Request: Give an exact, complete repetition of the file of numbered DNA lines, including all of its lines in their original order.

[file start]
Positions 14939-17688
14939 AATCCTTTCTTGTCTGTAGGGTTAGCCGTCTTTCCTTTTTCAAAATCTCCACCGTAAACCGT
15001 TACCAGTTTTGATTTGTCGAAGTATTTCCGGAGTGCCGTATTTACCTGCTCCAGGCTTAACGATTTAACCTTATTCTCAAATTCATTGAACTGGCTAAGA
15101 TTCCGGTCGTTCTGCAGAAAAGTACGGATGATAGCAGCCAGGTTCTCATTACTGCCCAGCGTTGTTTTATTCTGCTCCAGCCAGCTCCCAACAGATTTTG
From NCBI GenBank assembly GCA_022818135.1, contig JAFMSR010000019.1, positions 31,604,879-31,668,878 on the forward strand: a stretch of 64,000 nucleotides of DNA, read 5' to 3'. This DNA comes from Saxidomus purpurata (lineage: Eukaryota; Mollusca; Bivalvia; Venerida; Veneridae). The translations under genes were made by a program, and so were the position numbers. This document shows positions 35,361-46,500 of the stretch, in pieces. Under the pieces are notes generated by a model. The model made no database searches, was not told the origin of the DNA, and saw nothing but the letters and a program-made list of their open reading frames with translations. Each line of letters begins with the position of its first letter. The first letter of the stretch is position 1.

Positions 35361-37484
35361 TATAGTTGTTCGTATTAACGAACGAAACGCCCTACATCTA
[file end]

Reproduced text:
Positions 14939-17688
14939 AATCCTTTCTTGTCTGTAGGGTTAGCCGTCTTTCCTTTTTCAAAATCTCCACCGTAAACCGT
15001 TACCAGTTTTGATTTGTCGAAGTATTTCCGGAGTGCCGTATTTACCTGCTCCAGGCTTAACGATTTAACCTTATTCTCAAATTCATTGAACTGGCTAAGA
15101 TTCCGGTCGTTCTGCAGAAAAGTACGGATGATAGCAGCCAGGTTCTCATTACTGCCCAGCGTTGTTTTATTCTGCTCCAGCCAGCTCCCAACAGATTTTG
From NCBI GenBank assembly GCA_022818135.1, contig JAFMSR010000019.1, positions 31,604,879-31,668,878 on the forward strand: a stretch of 64,000 nucleotides of DNA, read 5' to 3'. This DNA comes from Saxidomus purpurata (lineage: Eukaryota; Mollusca; Bivalvia; Venerida; Veneridae). The translations under genes were made by a program, and so were the position numbers. This document shows positions 35,361-46,500 of the stretch, in pieces. Under the pieces are notes generated by a model. The model made no database searches, was not told the origin of the DNA, and saw nothing but the letters and a program-made list of their open reading frames with translations. Each line of letters begins with the position of its first letter. The first letter of the stretch is position 1.

Positions 35361-37484
35361 TATAGTTGTTCGTATTAACGAACGAAACGCCCTACATCTA